AUSTIN, Tex. - There's a civil war in Texas, turning banker against banker in a battle over the future of the state's branching laws.

On Wednesday, a plan for Texas to reject interstate branching was passed by state's House of Representatives and sent to the Senate. The unanimous House vote capped two months of fierce and at times bizarre skirmishes - including the distribution of tape-recorded remarks of an irate trade group executive skewering legislators over their personal credit histories.

"You'd think this was over gun control or some other constitutional right, the way some people get so emotional about it," said John Heasley, general counsel of the Texas Bankers Association.

Texas is the pivotal battleground for interstate branching. It has the largest out-of-state banking interests of any state, yet holds stubbornly to its unit banking roots. It's also the biggest of nine states that will consider bills to "opt out" of the Riegle-Neal branching provisions either this year or next.

Independent bankers, by and large, favor rejecting interstate branching. Large banks, led by the Texas Bankers Association, are feverishly trying to block the opt-out bill's passage. To some, it's a fight over nothing less than the future of federalism and the preservation of Texas' rural roots and heritage of fierce independence.

Mr. Heasley of the Texas Bankers Association helped write the federal branching law as a staffer for the House Banking Committee. Now he is trying, and failing, to convince state legislators that the law he labored over is a good thing, and not just a giveaway to out- of-state holding companies.

The debate sank to its lowest level in late January, in what participants now simply call "the taping incident."

John Harris, head of the Texas Bankers Association, was travelling around the state explaining to his members why the association's wants to keep Texas from opting out. The meetings were a huge success, averting the kind of intra-association warfare that has hurt the Colorado Bankers Association.

At a meeting in Houston, Mr. Harris may have gotten carried away when one of his members asked him why the state legislature was so biased against banks.

Mr. Harris responded that, of 181 House and Senate members, 86 "were subjects of legal action for collection by Texas banks . . . (who) operate under the attitude that 'I'm going to stick it to the banks.'"

Then, an angry Mr. Harris told the story of state Rep. Kim Brimer of Arlington, who had introduced a bill that would expand the homestead exemption in bankruptcy from one to 10 acres.

"We sent our spies out to check out his place in Arlington. And guess what? He lives on seven-and-a-half acres," Mr. Harris said.

Mr. Harris may only have been trying to whip up the troops. But the point became mute a day later when transcripts of his remarks, surreptitiously taped by someone at the meeting, appeared all over the capitol building.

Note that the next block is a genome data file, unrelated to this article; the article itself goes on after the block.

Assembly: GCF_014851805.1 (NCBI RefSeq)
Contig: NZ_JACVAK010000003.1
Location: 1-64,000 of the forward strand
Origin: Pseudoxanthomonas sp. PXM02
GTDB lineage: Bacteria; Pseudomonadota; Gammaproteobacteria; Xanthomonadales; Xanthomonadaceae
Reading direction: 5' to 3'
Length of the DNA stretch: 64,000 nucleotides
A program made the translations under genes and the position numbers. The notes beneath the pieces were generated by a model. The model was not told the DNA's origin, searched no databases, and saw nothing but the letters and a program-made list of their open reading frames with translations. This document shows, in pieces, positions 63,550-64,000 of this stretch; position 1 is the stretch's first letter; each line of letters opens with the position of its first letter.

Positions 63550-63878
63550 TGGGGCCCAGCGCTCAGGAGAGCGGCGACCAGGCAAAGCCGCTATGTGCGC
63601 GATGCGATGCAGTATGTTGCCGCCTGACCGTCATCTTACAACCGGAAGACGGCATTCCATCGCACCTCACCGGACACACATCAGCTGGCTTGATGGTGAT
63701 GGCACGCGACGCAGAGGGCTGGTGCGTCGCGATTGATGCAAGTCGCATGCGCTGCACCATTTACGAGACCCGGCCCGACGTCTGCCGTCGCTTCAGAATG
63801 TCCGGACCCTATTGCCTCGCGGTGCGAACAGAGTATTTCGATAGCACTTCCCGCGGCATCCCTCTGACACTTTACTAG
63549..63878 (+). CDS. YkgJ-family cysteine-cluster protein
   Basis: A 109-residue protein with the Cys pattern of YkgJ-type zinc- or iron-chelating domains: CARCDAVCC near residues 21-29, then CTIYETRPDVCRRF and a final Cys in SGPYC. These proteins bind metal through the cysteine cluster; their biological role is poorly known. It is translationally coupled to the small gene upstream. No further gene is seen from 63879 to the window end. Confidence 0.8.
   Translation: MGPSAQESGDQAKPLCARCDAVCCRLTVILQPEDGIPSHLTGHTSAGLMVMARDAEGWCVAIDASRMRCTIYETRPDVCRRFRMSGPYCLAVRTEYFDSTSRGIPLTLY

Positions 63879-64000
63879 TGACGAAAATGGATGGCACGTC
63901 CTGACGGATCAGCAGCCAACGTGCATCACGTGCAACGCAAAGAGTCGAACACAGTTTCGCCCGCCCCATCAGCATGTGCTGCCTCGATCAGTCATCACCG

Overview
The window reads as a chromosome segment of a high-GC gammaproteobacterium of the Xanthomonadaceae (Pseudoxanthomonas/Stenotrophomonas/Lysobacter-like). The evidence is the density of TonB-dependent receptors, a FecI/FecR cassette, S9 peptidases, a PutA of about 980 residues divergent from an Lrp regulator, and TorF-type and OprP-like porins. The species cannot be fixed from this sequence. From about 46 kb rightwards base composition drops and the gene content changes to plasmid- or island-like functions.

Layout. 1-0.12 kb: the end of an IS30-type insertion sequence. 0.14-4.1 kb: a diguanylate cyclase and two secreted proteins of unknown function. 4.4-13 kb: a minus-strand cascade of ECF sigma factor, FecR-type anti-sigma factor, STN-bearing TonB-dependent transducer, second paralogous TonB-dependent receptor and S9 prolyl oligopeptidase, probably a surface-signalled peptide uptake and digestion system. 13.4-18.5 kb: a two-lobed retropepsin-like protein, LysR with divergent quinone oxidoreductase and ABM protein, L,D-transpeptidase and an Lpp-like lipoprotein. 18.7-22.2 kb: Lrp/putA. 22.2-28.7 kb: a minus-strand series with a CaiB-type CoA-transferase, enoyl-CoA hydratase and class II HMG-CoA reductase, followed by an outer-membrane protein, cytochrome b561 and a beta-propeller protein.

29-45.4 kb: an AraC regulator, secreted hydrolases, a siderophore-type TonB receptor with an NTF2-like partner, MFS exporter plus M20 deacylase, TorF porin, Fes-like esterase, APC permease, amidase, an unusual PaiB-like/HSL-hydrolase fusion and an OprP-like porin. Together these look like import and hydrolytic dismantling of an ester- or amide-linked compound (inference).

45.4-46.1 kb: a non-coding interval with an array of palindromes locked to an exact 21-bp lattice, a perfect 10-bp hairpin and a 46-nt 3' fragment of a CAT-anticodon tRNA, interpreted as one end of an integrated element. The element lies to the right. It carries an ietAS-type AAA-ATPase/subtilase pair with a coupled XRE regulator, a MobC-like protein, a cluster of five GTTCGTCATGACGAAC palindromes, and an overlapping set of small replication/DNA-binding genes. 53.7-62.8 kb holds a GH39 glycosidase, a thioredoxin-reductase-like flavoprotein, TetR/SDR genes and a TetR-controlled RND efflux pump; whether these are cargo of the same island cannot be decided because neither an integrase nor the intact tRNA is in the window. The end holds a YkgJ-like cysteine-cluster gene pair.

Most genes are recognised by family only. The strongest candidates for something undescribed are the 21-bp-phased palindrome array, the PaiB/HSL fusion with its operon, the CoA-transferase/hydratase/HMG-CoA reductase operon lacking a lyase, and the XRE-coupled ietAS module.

The transcripts, happily distributed by one or more of the contract lobbyists for the Independent Bankers Association of Texas, did not serve to fortify the Texas Bankers Association's position with legislators.

Proponents of opt-out argue that further consolidation of the industry, particularly by banks controlled by out-of-state bankers, is bad for the economy.

If national banks are allowed to branch across Texas borders it will make it somewhat less expensive and infinitely easier for a handful of superregional banks, most notably NationsBank, to conduct their business across state lines.

And that, in a nutshell, is what makes so many independent bankers here so incensed.

"The feeling a lot of rural bankers have is that, if NationsBank wants it, it must not be good for me," Mr. Heasley said.

The bill's supporters are playing skillfully off the last 10 years of banking and economic history of the state. NationsBank, then NCNB, was first dubbed "No Cash for No Body" here after its deal-of-the-century for First RepublicBank Corp.

Last year, in hearings before a legislative task force studying small business issues, representatives heard NationsBank officials say, "Agriculture lending just isn't our thing." It was not what the task force, studying why farmers are finding it increasingly hard to find credit in Texas, wanted to hear from the state's biggest bank.

The task force concluded that the consolidation of the banking industry had hurt independent businesses and farms. It recommended that the legislature take action to prevent further consolidation.

"We have to deal with perceptions, whether those perceptions are right or wrong," said Karen Neely, general counsel of the Independent Bankers Association of Texas. "And the perception is that interstate banks have taken deposits out of Texas and not reinvested them back in the community."

NationsBank officials did not respond to inquiries for this story before press time.

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